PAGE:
There are several other possible solutions to the storage/transport problem, but each has significant downsides.
The most likely option in the near future, said Gelb, is to simply compress the gas at very high pressure. Hydrogen-powered car prototypes made by General Motors, for example, use this storage option. There are several drawbacks, however; storage tanks are expensive and inherently dangerous, especially since hydrogen is combustible. Additionally, it is energetically costly to compress the hydrogen, making a net efficient usage of energy difficult to achieve.
Another potential storage solution involves cooling the gas to extremely low temperatures until the gas becomes a liquid. This option, however, would also be energetically costly and presents the problem of evaporation.
A third idea involves chemically incorporating the hydrogen in a solid material, for instance in a class of materials called metal hydrides. Hydrogen can be stored in these materials at such high densities as to surpass the density of liquid hydrogen. Unfortunately, it is very difficult to get the hydrogen out of the material, requiring more energy. Also, these hydrides are often very reactive, dangerous materials — many react violently with both air and water and cease working.
But the biggest problem with hydrogen, according to Gelb, is producing it.
For one thing, considering hydrogen gas to be an energy 'source' is a misnomer — it does not naturally occur on the earth; it must be derived from something else. While hydrogen is the most abundant element in the universe, on our planet all of it is bound with other elements.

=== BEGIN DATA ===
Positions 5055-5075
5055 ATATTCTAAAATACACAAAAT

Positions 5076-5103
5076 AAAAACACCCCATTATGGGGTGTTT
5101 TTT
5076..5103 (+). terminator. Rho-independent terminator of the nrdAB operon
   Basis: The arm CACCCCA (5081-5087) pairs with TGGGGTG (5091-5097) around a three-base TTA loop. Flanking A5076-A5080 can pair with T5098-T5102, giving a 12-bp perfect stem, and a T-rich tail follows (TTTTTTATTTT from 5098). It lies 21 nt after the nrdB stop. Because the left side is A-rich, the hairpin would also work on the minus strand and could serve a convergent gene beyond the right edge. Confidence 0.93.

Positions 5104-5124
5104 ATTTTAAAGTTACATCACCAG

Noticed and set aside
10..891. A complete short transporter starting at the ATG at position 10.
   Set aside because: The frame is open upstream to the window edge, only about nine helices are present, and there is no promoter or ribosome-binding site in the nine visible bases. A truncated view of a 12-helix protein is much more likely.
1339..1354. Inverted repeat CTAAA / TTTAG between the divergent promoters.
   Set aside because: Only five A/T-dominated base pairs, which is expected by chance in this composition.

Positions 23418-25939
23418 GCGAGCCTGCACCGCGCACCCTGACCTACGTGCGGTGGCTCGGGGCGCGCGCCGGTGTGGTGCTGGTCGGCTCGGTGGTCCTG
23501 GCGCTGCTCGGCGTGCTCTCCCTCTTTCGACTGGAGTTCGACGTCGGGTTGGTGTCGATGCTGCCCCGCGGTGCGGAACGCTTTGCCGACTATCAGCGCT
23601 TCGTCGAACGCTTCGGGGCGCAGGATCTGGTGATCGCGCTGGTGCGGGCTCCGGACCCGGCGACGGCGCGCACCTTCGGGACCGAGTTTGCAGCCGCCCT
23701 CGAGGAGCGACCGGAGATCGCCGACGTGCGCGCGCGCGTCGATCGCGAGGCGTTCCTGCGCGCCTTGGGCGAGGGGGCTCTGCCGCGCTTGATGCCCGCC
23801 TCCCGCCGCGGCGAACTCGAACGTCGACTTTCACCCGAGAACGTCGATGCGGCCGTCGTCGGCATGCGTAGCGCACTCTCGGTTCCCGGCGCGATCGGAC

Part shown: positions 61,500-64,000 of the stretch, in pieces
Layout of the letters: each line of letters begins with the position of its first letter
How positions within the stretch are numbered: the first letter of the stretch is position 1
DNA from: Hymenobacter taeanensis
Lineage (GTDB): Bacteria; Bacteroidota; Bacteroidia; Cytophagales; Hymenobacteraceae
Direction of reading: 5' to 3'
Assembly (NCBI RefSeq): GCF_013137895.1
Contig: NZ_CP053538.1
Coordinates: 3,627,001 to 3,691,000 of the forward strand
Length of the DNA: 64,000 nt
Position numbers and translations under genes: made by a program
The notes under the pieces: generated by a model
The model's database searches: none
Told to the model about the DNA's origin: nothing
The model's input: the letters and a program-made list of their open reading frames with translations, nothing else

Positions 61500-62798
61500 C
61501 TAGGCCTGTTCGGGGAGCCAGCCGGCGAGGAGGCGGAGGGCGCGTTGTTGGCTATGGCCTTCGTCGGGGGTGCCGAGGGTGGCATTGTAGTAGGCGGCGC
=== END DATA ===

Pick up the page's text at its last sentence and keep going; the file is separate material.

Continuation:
Water, for example, is two parts hydrogen, one part oxygen, and it is also bound up in hydrocarbons and a milieu of other compounds. Thus, hydrogen production is the larger problem that stands in the way of ever achieving a 'hydrogen economy.'
Currently, the vast majority of hydrogen gas is produced from natural gas in a process called steam reforming. Besides using up natural gas, this process also creates carbon dioxide — the byproduct absent in hydrogen combustion, which contributes to much of its promise as a 'green' fuel.
While there has been some progress in sequestering this carbon dioxide in places where it cannot seep into the atmosphere, such as deep underground, producing hydrogen via steam reforming has only limited promise for reducing greenhouse emissions, and is not a renewable strategy.
"The case has been made persuasively that you'd be better off just burning the natural gas, rather than going to the trouble of producing hydrogen from natural gas and going through all the problems associated with its storage and transport," said Gelb.
But that doesn't stop him from trying to solve these problems.
Gelb, in fact, is working in collaboration with several other Washington University researchers in energy-related science.
This work is supported by the recently established Washington University Center for Materials Innovation. His Washington University colleagues in this endeavor are: Pratim Biwas, William Buhro, Dewey Holten, Ramki Kalyanaraman, Kenneth Kelton, Richard Loomis, Thomas Vaid, and Amy Walker.
Source: Washington University in St. Louis (By Doug Main)